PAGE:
Ex-House Speaker Harold Brubaker resigning
Rep. Harold Brubaker, the first and only Republican House speaker of the 20th century and most recently the chamber's senior budget-writer, announced Thursday he's retiring from the General Assembly immediately.Posted — Updated
Brubaker, from Randolph County, said he was stepping down from his seat a week after the short budget-adjustment session ended. Republican leaders in his district would pick a replacement candidate to run in the November election.
Brubaker, 65, said in an interview he had decided early last year that he would leave the legislature when he felt confident the House was led by a new generation of Republicans who could govern. The chamber is in good hands, he said, and he didn't want to just stick around.
"My role is to train the next majority," Brubaker told The Associated Press, adding "if I was going to retire, I wanted to make sure that I was going to retire when I was up on top."
Brubaker, the speaker from 1995 through 1998, had an upfront view of the transformation of the North Carolina Republican Party, which for decades had been little more than a speed bump for Democrats on the way to general election victories in an era of one-party government.
When Brubaker arrived in the House in 1977, Democrats held a whopping 114 of the 120 seats in the chamber, partly the result of the extended post-Watergate drubbing the GOP took.
Brubaker said his goal was always to become House speaker but kept it largely to himself because it seems almost absurd in the 1970s: "They would have laughed me out of the building."
The numbers steadily improved for Republicans and Brubaker, who became minority leader in the early 1980s.
Republicans swept into power nationwide during the 1994 elections and took a 68-52 majority that year in the North Carolina House. Brubaker, who owns a real estate appraisal company in Asheboro, was the first Republican voted to the speaker's post since 1895. He embarked on carrying out an eight-point pre-election contract signed by GOP candidates.
He succeeded at negotiating with two powerful Democrats – Gov. Jim Hunt and Senate leader Marc Basnight – by passing tax cuts and putting a referendum on the ballot that ultimately made North Carolina the final state to give its governor veto power. Democrats and even some Republicans chafed at the GOP's governing style under the reign of Brubaker and Rules Chairman Richard Morgan of Moore County.
"To all my colleagues, I want to thank you for the friendship, which I will always cherish as well as a lifetime of memories from all the spirited legislative battles," Brubaker said in a written statement.
Brubaker's second term as speaker was more difficult as Republicans held only a two-seat majority in the House and were squarely in the minority in the Senate.
Brubaker returned to the House floor in 1999 after Democrats took back the majority in the 1998 elections. Even in his early 50s, Brubaker was considered an elder statesman among House Republicans, content to play a low-key role and quietly swaying fellow caucus members on key business-friendly legislation.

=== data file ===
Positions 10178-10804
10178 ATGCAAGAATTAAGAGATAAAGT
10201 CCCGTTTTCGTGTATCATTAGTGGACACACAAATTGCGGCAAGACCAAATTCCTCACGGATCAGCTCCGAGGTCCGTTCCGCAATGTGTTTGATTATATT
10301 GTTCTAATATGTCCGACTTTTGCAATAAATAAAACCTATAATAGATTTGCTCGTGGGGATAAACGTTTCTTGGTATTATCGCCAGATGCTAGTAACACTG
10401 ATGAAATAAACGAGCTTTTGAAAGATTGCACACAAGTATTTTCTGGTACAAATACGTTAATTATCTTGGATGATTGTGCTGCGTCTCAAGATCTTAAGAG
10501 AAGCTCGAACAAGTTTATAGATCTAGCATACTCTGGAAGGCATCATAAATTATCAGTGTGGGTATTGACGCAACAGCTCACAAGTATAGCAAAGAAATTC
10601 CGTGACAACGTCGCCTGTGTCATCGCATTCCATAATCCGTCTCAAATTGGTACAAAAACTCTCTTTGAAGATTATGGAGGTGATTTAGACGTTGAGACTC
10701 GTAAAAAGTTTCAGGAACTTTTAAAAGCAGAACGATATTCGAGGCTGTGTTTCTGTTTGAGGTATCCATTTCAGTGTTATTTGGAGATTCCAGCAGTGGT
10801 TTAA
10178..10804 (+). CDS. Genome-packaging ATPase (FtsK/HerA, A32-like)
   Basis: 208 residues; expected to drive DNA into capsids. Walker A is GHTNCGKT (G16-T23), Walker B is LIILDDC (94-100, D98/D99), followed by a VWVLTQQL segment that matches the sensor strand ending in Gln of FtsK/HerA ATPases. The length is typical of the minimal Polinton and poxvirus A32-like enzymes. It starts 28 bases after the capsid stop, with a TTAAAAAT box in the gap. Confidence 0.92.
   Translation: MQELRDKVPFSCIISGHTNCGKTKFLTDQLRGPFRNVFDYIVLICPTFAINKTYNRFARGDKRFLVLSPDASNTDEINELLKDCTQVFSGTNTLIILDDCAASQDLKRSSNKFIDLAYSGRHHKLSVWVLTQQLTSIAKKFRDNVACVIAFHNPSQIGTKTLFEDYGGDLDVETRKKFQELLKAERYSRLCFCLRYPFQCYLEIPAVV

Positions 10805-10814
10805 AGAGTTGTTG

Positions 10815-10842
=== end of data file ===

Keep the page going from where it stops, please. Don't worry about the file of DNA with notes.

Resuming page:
Current House Speaker Thom Tillis called Brubaker "my mentor, a trusted colleague, and a dear friend. "
His "commitment to fiscal conservatism and his mastery of the legislative process have made him one of the most effective legislators in our state's history," said Tillis, R-Mecklenburg.
Brubaker, a Pennsylvania native who moved to North Carolina in 1969, had one more big part to play when both the House and Senate went Republican following the 2010 elections for the first time since 1870. With Republicans lacking a deep bench of veteran committee leaders, Brubaker stayed on as senior chairman of the House Appropriations Committee.
He helped draw up a two-year budget bill in 2011 that Gov. Beverly Perdue vetoed – a historic first for a spending plan – but was quickly overridden with the help of a handful of House Democrats. The 2011 plan let expire temporary sales and income tax increases approved by Democrats in 2009 that generated $1 billion annually.
Brubaker said Republicans set the tone "that government must live within our means. We do not have to raise taxes."
Perdue vetoed a budget-adjustment bill two weeks ago, but that was overridden only 10 days before Brubaker's announcement.
On Thursday, the governor called Brubaker "a good friend."
“The North Carolina House will certainly miss his experience and depth of knowledge. His long-time service to the state and to the voters of the 78th district will be missed,” she said in a statement.
Brubaker, who is also a cattle farmer, said he would expand his business to include consulting and lobbying work, with help from his son. State law permits Brubaker to register as a lobbyist early next year as the next two-year General Assembly session begins in January.
It wasn't immediately clear if Republicans in Brubaker's district also would choose someone to serve out his term through the end of the year. Barring a veto override session, lawmakers aren't expected to reconvene again in 2012.
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